Dr. Mark Wiley called it “death by sugar.”
Drinking just one can of sugary soda per day can triple your risk of having a stroke.
For decades, the sugar industry has tried to get us to believe that fat is the killer behind heart disease when really, it’s sugar that puts a strain on the heart, even in otherwise healthy people.
And, of course, consuming too much is a direct cause of weight gain and obesity.
Now, there’s new evidence that even modest amounts of the sweet stuff in your diet will cause your body to produce more of its own fat, a development that could prove deadly.
Sugar makes your liver produce too much fat
Researchers at the University of Zurich and the University Hospital Zurich in Switzerland have shown that even a small amount of sugar if consumed daily, will lead to changes in metabolism that cause fatty liver disease and type 2 diabetes.
Ninety-four healthy young men took part in the study. Every day for a period of seven weeks, they consumed a drink sweetened with either fructose (the sweetest kind), glucose (found in all carbohydrates), or sucrose (table sugar — a combination of fructose and glucose).
In the fructose group, the body’s own fat production in the liver was twice as high as in the glucose group. Particularly surprising was that the sugar we most commonly consume, sucrose, boosted fat synthesis slightly more than the same amount of fructose. Until now, it was thought that fructose was most likely to cause such changes.
While this is alarming, there’s something even more disturbing.
“… the overactive fat production continues for a longer period of time, even if no more sugar is consumed,” says study leader Philipp Gerber of the Department of Endocrinology, Diabetology and Clinical Nutrition.
In other words, fructose and sucrose double fat production beyond food intake. So, even after you’re done drinking the equivalent of just one can of soda, your body is still at work producing excess fat in your liver — for up to 12 hours, they found!
This excess fat production is a significant first step in the development of both fatty liver disease and type-2 diabetes.
How to cut back on sneaky added sugars
The World Health Organization recommends limiting daily sugar consumption to around 50 grams or, even better, 25 grams. But the American Heart Association says the average American consumes about 77 grams per day. A lot of that is added sugar “hidden” in products we think may be good for us or would not contain sugar as an ingredient.
Consider this: there’s sugar hiding in your pasta sauce, granola bars, low-fat yogurt, pre-made soups and even in that serving of coleslaw that comes with your sandwich!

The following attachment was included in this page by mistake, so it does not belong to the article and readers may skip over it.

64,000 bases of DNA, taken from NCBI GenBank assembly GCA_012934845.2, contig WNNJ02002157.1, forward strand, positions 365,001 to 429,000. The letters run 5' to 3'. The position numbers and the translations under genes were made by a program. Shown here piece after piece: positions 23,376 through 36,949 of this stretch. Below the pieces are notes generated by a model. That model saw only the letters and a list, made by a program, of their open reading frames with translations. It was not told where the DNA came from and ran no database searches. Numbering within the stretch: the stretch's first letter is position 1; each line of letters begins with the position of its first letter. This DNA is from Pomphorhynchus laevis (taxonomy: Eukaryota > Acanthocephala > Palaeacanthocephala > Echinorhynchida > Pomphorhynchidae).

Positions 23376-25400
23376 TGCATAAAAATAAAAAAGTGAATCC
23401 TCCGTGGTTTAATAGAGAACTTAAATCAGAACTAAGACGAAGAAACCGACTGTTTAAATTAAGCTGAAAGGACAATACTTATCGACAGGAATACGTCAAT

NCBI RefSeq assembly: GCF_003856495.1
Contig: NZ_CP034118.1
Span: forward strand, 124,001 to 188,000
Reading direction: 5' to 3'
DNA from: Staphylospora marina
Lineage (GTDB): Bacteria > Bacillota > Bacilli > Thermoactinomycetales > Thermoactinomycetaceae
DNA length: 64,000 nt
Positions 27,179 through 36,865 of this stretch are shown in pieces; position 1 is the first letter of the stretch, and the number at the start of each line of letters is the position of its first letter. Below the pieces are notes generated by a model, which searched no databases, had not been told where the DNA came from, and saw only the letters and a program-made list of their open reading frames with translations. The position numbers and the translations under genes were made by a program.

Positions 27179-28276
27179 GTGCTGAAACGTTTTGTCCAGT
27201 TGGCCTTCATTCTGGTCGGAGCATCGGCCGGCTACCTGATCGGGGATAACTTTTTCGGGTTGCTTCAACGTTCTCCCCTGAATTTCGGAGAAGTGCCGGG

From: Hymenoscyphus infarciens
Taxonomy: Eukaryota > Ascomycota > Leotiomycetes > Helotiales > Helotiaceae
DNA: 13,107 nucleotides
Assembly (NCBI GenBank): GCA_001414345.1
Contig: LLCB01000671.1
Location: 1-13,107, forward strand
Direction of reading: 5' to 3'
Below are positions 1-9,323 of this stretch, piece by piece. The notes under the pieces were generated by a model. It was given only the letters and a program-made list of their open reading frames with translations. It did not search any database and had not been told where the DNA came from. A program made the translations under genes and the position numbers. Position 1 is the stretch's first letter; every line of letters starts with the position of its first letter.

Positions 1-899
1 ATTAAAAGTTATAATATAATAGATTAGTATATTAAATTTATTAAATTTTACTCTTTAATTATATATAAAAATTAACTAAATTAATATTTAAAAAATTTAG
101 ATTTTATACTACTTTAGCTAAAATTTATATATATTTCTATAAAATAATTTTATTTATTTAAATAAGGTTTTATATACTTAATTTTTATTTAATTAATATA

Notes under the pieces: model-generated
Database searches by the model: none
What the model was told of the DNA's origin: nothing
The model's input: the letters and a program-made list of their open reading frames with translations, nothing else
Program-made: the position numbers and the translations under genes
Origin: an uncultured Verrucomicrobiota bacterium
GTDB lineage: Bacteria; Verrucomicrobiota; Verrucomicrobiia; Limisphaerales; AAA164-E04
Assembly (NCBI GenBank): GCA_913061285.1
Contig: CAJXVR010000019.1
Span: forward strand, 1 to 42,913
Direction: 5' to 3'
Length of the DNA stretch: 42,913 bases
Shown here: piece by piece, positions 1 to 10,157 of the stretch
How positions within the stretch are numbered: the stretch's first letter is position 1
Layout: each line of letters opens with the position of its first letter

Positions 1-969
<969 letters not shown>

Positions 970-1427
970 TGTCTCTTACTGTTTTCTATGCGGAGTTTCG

Here are some tips for eliminating these hidden added sugars from your diet.
Read food labels. Look for the many names it hides under, including:
- Evaporated cane juice
- Fruit juice concentrate
- Brown rice syrup
- Barley malt
Opt for fresh fruit. Not all fruit is created equal when it comes to sugar. With the water removed, dried fruit has more sugar by volume than fresh fruit. For example, a small box of raisins has 25g, while a half cup of grapes has only 12g. Whole, fresh fruit also contains fiber that helps your body process sugar from fruit.
Skip the soda. Sweetened soda has recently been linked to breast cancer deaths in women. For a refreshing drink, try fruit-infused water, or water with a splash of unsweetened fruit juice.
Cook that fruit! Think baked apples, poached pears, or grilled pineapple. If it’s a sweet taste you’re craving, then cooking your fruit will bring out more of its natural sweetness.
Bake with applesauce. Use unsweetened applesauce in place of sugar when you bake muffins, bread or cakes. Since applesauce is watery, you’ll want to reduce the other liquids in your recipe by about a quarter-cup.
Watch that takeout coffee! Check the nutrition information for your favorite coffee shop beverage. Flavored and specialty coffee drinks are often loaded with sneaky sugar.
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Consumption of added sugar doubles fat production — Scieince Daily
How much sugar is too much? — American Heart Association
Surprising Sources of Hidden Sugar — Web MD